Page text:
After public backlash for not including “Augusta” on Georgia Regents University entrance signs installed last month, school officials announced Wednesday that the signs will be revised to include the city’s name.
The decision was made after university leaders, including President Ricardo Azziz, spoke with “community members” upset about the issue, said David Brond, the senior vice president of communications and marketing.
Brond said that the work should be completed by the end of February and that the costs to change the signs will be “negligible.”
In August, university officials unveiled blueprints showing that “Georgia Regents University Augusta” would replace “Augusta State University” on the gateway signs throughout the campuses.
It was part of a compromise reached in October 2012 between Azziz and members of Save the A, a movement formed in response to the name chosen for the consolidated ASU and Georgia Health Sciences University.
GRU would remain the official name of the school, but university officials agreed to use GRU Augusta for all athletic teams and marketing efforts, which Save the A members understood to include signs, according to Chairman Nick Evans. When the signs were installed on the Summerville campus in December, however, “Augusta” was not included.
Fleming Norvell, a donor to the school, called it a “stab in the back” for every resident of Augusta. Evans regarded the move as another reason to distrust the leadership.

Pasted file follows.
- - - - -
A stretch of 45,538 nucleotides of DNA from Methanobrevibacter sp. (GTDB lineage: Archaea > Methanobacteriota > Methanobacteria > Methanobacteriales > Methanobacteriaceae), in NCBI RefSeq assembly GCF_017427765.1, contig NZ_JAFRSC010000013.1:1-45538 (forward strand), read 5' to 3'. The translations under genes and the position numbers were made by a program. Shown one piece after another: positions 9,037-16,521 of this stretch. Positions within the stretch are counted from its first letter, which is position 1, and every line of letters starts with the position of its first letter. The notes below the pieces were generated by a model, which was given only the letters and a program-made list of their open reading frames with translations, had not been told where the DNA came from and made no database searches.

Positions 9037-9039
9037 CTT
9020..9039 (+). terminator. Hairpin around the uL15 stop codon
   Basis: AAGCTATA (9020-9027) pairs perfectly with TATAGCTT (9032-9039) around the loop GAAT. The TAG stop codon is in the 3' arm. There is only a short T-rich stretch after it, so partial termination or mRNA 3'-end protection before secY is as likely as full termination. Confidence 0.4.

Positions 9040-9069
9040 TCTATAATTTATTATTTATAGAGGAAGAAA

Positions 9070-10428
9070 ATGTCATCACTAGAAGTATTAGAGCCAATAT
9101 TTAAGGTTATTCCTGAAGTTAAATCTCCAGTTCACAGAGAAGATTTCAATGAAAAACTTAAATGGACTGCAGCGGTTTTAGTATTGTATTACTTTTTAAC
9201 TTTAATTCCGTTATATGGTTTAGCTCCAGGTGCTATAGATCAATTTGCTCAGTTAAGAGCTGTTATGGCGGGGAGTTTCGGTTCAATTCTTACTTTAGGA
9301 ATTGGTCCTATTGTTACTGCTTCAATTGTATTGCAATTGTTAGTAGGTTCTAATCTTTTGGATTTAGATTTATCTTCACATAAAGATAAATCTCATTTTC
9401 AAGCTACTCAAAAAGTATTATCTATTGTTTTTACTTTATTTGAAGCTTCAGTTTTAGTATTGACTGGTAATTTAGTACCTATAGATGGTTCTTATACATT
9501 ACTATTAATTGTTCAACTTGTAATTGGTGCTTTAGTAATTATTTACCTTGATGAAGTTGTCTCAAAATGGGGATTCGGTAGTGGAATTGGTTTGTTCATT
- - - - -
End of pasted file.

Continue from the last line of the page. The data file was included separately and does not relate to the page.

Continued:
On Wednesday, Brond could not comment on whether the signs were a breach of promise made between Azziz and Save the A members in 2012.
“I wasn’t at that meeting, I can’t comment about the specifics of that meeting and there was nothing in writing from that meeting,” Brond said. “The interpretation of that meeting is up to the individuals who were involved ... I can’t address whether signage was addressed at that individual meeting.”
Evans, who took part in the meeting, said it was. He said that during a 45-minute phone conversation with Azziz on Wednesday, the president acknowledged the community’s disappointment and vowed to fix it.
“He recognized that there was a shortcoming as far as following the letter of our compromise, the letter and spirit of our compromise,” said Evans, one of the first scholarship golfers at the former ASU. “He recognized they had not lived up to that agreement.”
Evans said his conversation with Azziz came after several University System of Georgia Board of Regents members reached out to him, although he declined to give names. Evans said those Regents expressed “that it needed to be fixed.”
In their conversation about the signs, Evans said he and Azziz also spoke about the positive changes going on at the school – the proposed cancer center, the hiring of “very strategic and important professionals” and expansion of research.
Although Evans said he was encouraged to hear Azziz agree to change the signs, he said promises have been broken before. Living up to the agreement is another thing altogether, he said.
“I won’t be satisfied until I see the results,” Evans said.